The lawsuit contends that when consumers couldn’t make the onerous payments, the defendants repossessed their cars illegally. The lender sent borrowers a GPS tracker to install on their cars and placed a lien on their car titles. If a consumer paid late or missed a payment, the defendants used the GPS tracker to find and repossess the consumer’s car.

Yep, that qualifies.

Good lookin' out, Roy.

Now, let's seeeeee... what else is going on around the state?

Well, therrrrre's... dunno...HB 2....

4. Margaret Spellings is in a tough spot, indeed:  The UNC Board of Governors meets today a at 4:30 at the Spangler Center, in hopes of hammering out a solution "to assure the appropriate application of non-discrimination law on college campuses,'where there remain many difficult and unanswered questions.'”

That's an excerpt from a letter to the Justice Department from UNC President Margaret Spellings, as reported by The Washington Post. 

The president of the University of North Carolina system said in a letter Monday that the university is caught between conflicting federal and state mandates, a statement that comes as the university tries to navigate a high-profile fight over transgender rights.

“We hope that the Department of Justice appreciates that the University is in a difficult position,” Margaret Spellings wrote, with a university system founded by the state and required to comply with state and federal laws. “In ordinary circumstances, these obligations are not in tension."

Let's get real — Spellings is homophobic as all hell herself. As secretary of education under in the G.W. Bush Administration, an outraged Spellings may have pushed a PBS CEO to step down in 2005 over the inclusion of a  lesbian couple on a kids' TV show. 

Now she's freaking out, like everybody else, over the real possibility of losing billions in federal education money if the UNC system doesn't comply with the same warning that McCrory received:

There would be real consequences for two very important components of a university system’s operations should federal funding dry up, said Andy Carlson, senior policy analyst with the State Higher Education Executive Officers Association. Federal funding is typically provided to institutions of higher education for financial aid and research. If research dollars were withheld, he said, “that would be incredibly impactful to the universities in that system,” particularly the state flagship in Chapel Hill.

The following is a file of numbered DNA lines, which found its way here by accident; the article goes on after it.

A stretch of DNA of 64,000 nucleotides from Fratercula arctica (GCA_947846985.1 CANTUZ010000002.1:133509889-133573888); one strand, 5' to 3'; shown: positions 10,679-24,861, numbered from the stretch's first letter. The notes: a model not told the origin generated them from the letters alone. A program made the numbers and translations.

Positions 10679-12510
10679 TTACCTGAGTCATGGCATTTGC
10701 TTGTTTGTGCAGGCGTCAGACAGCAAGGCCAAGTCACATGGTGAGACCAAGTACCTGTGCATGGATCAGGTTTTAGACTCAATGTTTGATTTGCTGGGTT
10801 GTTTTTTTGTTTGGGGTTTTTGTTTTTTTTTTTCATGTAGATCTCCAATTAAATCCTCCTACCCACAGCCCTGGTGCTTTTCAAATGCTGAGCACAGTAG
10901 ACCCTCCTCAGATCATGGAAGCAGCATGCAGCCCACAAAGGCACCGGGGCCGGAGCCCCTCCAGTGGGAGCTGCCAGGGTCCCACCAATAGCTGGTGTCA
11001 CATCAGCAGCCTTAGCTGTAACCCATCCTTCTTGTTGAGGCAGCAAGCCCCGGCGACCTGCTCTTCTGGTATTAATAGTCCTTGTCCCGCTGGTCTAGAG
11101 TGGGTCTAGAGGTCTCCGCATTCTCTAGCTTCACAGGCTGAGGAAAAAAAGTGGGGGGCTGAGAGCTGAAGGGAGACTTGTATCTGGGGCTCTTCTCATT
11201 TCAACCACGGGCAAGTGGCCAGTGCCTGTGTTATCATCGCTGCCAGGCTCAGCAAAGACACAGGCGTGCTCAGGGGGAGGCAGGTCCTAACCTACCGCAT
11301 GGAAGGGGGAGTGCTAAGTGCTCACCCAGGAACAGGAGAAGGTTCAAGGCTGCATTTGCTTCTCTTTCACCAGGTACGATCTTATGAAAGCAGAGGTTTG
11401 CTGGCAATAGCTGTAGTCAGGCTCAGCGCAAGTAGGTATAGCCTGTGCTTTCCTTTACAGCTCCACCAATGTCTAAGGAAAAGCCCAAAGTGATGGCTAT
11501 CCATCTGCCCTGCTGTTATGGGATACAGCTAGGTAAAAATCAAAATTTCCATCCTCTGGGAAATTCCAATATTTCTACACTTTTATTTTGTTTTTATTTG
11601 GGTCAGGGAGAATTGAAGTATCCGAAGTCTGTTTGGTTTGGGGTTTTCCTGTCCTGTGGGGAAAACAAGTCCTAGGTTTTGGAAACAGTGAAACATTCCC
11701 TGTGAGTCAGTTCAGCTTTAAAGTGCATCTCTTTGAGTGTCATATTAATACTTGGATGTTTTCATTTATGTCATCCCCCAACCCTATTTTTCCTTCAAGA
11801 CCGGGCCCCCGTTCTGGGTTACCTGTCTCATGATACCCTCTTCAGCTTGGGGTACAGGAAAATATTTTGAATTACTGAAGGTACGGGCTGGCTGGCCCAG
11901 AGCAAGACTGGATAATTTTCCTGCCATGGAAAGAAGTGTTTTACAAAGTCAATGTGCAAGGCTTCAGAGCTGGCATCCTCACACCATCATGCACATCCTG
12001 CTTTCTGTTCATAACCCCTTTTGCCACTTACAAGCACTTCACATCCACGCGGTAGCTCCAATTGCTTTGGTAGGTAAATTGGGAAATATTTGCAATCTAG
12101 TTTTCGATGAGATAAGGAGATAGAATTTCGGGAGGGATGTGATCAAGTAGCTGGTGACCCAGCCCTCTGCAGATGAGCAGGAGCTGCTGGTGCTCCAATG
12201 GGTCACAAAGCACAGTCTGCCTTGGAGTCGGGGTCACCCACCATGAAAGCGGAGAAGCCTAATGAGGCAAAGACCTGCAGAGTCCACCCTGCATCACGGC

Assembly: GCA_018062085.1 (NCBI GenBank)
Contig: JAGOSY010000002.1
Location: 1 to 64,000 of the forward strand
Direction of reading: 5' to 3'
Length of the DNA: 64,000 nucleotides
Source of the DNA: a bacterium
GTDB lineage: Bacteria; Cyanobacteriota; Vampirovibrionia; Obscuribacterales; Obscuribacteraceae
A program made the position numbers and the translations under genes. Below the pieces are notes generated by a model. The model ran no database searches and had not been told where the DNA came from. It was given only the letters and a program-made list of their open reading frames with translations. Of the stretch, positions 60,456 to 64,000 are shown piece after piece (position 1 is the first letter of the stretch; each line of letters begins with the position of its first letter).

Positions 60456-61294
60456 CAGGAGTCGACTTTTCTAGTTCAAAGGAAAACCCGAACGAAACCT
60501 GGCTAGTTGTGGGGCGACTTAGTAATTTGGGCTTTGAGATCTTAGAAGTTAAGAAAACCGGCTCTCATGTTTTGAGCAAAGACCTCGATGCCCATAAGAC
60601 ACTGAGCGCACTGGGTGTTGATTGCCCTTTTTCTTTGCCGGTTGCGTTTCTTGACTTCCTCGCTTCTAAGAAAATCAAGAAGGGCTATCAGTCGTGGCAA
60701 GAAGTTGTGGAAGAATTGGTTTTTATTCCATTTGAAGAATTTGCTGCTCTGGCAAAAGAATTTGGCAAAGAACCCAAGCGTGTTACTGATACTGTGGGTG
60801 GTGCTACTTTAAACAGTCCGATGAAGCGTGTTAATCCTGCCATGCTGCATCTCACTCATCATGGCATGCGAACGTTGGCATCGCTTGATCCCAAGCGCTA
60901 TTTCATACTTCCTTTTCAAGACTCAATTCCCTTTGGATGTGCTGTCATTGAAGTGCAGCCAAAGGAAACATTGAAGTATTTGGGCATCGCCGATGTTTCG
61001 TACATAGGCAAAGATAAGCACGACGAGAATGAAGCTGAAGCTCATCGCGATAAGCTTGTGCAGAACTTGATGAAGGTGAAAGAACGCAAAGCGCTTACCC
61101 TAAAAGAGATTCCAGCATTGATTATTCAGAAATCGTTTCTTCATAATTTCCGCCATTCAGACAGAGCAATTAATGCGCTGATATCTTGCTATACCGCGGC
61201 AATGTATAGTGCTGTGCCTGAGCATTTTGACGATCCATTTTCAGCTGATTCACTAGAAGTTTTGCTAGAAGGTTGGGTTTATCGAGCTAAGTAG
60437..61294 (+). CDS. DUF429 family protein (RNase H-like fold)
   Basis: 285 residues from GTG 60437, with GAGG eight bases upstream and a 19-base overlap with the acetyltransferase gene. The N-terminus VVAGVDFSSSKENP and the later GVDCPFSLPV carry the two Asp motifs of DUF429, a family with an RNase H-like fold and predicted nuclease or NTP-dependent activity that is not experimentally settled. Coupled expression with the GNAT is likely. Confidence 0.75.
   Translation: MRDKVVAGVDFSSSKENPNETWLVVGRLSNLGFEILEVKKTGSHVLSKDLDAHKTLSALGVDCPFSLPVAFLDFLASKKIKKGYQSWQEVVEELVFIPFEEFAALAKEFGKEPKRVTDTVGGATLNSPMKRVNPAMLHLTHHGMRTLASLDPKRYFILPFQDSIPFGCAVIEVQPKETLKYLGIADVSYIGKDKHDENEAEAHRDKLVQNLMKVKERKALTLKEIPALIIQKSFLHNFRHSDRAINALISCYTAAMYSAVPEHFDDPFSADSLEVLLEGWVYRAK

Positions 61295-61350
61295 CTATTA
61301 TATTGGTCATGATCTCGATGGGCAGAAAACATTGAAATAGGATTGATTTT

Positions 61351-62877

5. Foxx supports Trump, kinda sorta: Oh, it's so delicious. How we love to see Republican politicians squirm and weasel-word their way around a weak answer to the question: Will you support the microwaved circus peanut at the top of your party's ticket?

U.S. Rep. Virginia Foxx (NC-5) is the latest amusing example. Foxx recently expressed her "support" for Trump to the Winston-Salem Journal:
I said from the very beginning, I would support the nominee of the party,” Foxx told the Winston-Salem Journal. “Not to support the nominee is to deny that the people have a choice in this, and the people, it appears, have chosen Mr. Trump.”
Representative — please. Stop gushing over the guy. It's a little embarrassing. (Wince)

The Washington Post compiled a good bunch of examples of that kind of "endorsement" from horrified GOP'ers. See if you recognize this fella:

Sen. Richard Burr, potentially in trouble in North Carolina, told a crowd that “having our preferences is no longer an option” and that the nominee is going to be Trump. So will he campaign with Trump? “I’m going to be focused on my own reelection,” he told the Raleigh News & Observer.

Those are wise words for us all on this turbulent Tuesday, are they not? Let's focus, people! Focus!